and to the class.

Final Reflection 20%

Individual evaluation. Using Ryan Holiday’s first chapter in The Obstacle is the Way: The Ancient Art of Turning Adversity to
Advantage, reflect on your experience of the course. This final assignment asks you to write a 400-500 word piece that tells
a story about your growth and development this semester, whether that be professionally, ethically, civically, morally,
academically, psychologically, internally, intellectually, emotionally, or spiritually. Prompts will be provided.

Weekly Agenda

- By Tuesdays: Have reading responses prepared before class

- On Tuesdays: In class discussion; media activity
- On Thursdays: Team meetings with fellows to work on Community Partner Project; finish activities
- By Fridays: Submit group media activities; upload completed worksheets

What we are up to Tuesdays Thursdays Fridays

Week 1 We begin this course with learning 8/25 8/27 8/28

about community engaged
A Culture of research projects and starting to Reading: Reading Activity and
Changemaking build a learning community in the Introduction Chapter 2: The completed
classroom. We will will lay the and Chapter 1, Liberatory worksheets due
foundation for this semester-with Introduction to Classroom;
an introduction to B:Social and the course ; Chapter 2;“Girl”
how design can be a tool to Activity; Fellows
amplify, support, and extend speak with
communities. partners via

Week 2 We will begin to discuss how to 9/1 9/3 9/4

build an active learning
Getting Started; community where everyone Reading: Team meetings: Activity and
Establishing participates in making the class Chapter 3: Establishing completed
Teams “work." We will also choose a Getting Started teams; worksheets due
community partner and form Brief partner Establishing
groups. presentations + roles on teams;
survey Initial email

Week 3 9/8 9/10 9/11

This week we begin to understand
the issue or opportunity at hand Reading: Meet with Activity and
The Community and put it into question format Chapter 4: The partners via completed
Partner Project; with group members. We then Community Zoom; worksheets due
The Design meet our community partners and Partner Project reflection;
Question engage them in conversations refining the
about their needs, gaining research
valuable insight into all facets of
our projects.

Week 4 9/15 9/17 9/18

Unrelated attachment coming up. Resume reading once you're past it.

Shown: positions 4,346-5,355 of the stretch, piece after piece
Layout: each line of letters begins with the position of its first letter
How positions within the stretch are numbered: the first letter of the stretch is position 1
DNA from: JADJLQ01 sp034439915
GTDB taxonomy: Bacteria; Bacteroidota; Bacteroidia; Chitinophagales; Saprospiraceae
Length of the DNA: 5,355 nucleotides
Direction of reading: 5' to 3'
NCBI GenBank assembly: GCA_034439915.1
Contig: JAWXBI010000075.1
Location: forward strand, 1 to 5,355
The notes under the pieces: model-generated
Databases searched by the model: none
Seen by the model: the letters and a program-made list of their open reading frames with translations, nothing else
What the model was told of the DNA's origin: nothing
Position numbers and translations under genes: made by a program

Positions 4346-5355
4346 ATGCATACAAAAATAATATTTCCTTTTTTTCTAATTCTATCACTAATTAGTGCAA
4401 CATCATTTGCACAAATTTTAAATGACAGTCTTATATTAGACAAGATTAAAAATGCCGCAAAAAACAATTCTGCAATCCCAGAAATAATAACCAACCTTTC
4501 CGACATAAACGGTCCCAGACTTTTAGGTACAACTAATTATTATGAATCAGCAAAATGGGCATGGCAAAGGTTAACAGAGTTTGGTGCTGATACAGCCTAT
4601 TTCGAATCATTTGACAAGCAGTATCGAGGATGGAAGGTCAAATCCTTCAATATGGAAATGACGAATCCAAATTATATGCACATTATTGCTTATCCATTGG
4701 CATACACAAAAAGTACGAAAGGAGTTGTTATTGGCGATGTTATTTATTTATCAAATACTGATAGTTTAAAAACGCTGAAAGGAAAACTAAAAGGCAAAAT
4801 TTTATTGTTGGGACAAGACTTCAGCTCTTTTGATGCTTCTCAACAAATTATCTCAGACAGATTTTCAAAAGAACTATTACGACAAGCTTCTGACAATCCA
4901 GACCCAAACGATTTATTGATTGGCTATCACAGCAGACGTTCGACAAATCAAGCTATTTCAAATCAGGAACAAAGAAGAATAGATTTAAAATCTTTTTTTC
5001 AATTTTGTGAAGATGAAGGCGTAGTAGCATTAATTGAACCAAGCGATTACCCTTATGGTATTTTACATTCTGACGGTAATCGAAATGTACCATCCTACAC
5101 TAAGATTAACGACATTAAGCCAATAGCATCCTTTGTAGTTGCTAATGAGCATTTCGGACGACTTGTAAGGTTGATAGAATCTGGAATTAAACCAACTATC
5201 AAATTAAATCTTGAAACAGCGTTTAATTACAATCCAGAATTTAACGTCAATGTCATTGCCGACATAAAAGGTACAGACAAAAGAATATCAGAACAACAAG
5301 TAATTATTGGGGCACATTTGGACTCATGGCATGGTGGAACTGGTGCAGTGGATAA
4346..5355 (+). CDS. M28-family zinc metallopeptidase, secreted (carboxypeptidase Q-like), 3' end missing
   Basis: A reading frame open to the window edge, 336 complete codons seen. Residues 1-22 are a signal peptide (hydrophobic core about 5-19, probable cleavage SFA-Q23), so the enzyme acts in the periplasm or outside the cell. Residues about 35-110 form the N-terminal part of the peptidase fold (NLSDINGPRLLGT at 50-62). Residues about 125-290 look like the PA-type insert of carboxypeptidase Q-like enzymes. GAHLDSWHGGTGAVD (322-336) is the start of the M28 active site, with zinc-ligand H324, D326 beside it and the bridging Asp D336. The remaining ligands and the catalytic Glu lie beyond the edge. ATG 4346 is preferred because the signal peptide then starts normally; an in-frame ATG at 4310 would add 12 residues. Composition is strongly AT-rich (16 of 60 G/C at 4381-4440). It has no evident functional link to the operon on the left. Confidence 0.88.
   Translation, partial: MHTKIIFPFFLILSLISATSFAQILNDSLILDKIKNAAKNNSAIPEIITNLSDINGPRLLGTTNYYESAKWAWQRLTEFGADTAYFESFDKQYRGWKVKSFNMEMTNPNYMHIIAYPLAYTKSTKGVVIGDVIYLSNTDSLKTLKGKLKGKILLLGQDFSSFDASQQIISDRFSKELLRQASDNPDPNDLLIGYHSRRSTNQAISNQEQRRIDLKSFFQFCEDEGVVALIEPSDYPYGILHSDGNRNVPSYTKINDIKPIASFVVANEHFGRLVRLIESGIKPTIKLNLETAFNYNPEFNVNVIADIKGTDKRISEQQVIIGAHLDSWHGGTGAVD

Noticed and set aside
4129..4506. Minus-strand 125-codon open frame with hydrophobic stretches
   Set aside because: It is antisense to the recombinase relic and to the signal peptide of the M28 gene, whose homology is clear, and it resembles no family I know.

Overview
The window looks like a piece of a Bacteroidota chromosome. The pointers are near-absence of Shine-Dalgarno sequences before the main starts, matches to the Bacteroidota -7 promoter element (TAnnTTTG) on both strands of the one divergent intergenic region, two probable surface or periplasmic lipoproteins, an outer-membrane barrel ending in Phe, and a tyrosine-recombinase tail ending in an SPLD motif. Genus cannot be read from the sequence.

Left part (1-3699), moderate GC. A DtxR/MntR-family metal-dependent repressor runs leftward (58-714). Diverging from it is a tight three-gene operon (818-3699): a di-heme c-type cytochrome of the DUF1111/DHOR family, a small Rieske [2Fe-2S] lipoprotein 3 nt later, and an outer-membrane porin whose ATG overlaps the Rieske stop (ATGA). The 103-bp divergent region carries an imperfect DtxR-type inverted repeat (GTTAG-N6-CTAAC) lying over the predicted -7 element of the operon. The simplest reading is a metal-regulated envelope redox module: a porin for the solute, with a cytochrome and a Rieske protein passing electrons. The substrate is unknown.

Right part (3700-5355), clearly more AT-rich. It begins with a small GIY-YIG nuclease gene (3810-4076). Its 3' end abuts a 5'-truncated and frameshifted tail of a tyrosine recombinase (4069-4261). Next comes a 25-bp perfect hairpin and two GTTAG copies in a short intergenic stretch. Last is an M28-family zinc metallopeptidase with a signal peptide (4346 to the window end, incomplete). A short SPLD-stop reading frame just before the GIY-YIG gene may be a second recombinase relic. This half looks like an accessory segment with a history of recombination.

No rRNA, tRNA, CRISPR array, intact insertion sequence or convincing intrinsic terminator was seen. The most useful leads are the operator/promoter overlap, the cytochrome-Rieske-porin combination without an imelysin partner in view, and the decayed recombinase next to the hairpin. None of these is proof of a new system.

In this activity, groups observe and
describe the state of their Reading Team meeting Activity and
Social Media
community partner’s social media Chapter 5: completed
platforms. This activity serves as an Social Media worksheets due
introduction and lays the Analysis
foundation for future analysis.

What we are up to Tuesdays Thursdays Fridays

Week 5 A comparative media analysis 9/22 9/24 9/25

allows groups to better identify
Comparative with our community partners by Reading Day: Reading: Activity and
Media Analysis locating “mentor accounts” or no class Chapter 5 completed
kindred spirits. A mentor account Comparative worksheets due
helps groups to explore potential Media Analysis;
strategies and possibilities for our Team meeting
community partners.

Week 6 The Golden Circle serves as an 9/29 10/1 10/2

introduction to what our partners
Golden Circle are trying to accomplish in the Reading: Team meeting Activity and
Analysis world and how their mission as a Chapter 5 completed
nonprofit or community Golden Circle worksheets due
organization translates to their Analysis
social platforms.

Week 7 Looking at the nature of social 10/6 10/8 10/9

objects gives us a way to write and
design for a more engaging social Reading: Team meeting Activity and
Social Object web experience.  Chapter 5 Social completed
Analysis Object Analysis worksheets due

Week 8 10/13 10/15 10/16

This week we focus on how to Reading: Team meeting; Activity and

Storytelling support individuals and Chapter 5 Team blog post completed
Strategies organizations in using storytelling Storytelling and takeover worksheets due
and participatory media for Strategies; Blog scheduled
reflection, education, and social

Week 9 The purpose of this report is to 10/20 10/22 10/23

share with the community partner
some of our more academic Media report Team meeting Activity and
Media report
conversations around social media, draft due; peer completed
social objects, and storytelling. reviews worksheets due

What we are up to Tuesdays Thursdays Fridays

Week 10 In this report, you will discuss 10/27 10/29 10/30

some of the theories we have read
Media report and discussed in class, citing the Media report Team meeting Activity and
authors throughout. final completed
worksheets due

Week 11 11/3 11/5 11/6

Project time Project time Activity and

worksheets due

Week 12 By creating a case study when we 11/10 11/12 11/13

finish a project, we get the chance
to showcase that project and record Chapter 6: Case Team meeting Activity and
Case studies
its process. Case studies are a Studies completed
snapshot of our work with a discussion; worksheets due
partner and have a variety of Finding a Story

Week 13 Data is one of the best ways to tell 11/17 11/19 11/20
a story within the case study and to
showcase the results of our work. Case study draft Team meeting
Finding a story
Done effectively, using data as a due; peer
centerpiece for the case study can reviews,
create a compelling narrative and feedback
demonstrate value.

Week 14 Case study for the website due; 11/24 11/26 11/27
revise case study, prepare Reading:
presentation Chapter 7 Thanksgiving
Reaching in,
Reaching Out;

Week 15 Groups present their research 12/1 12/3 12/4

deliverable, case study, or their
social media analysis Presentations Presentations

Week 16 12/8 12/10 12/12

“The obstacle is the way.” Final
reflection due at scheduled exam Reading: The Last day of finals
The obstacle is
time Obstacle is the
the way

Course Policies

Community Agreements (Borrowed from the Allied Media Conference)

- Stay flexible and patient around any technology needs, changes, cancellations or schedule shifts as we navigate the
semester between hybrid and online formats.

- Ask questions before assuming. The best way to understand the choices, actions, or intentions of one another is by

- When offering critical feedback, do so with the belief that people can change; when receiving critical feedback, listen to
others with a willingness to change.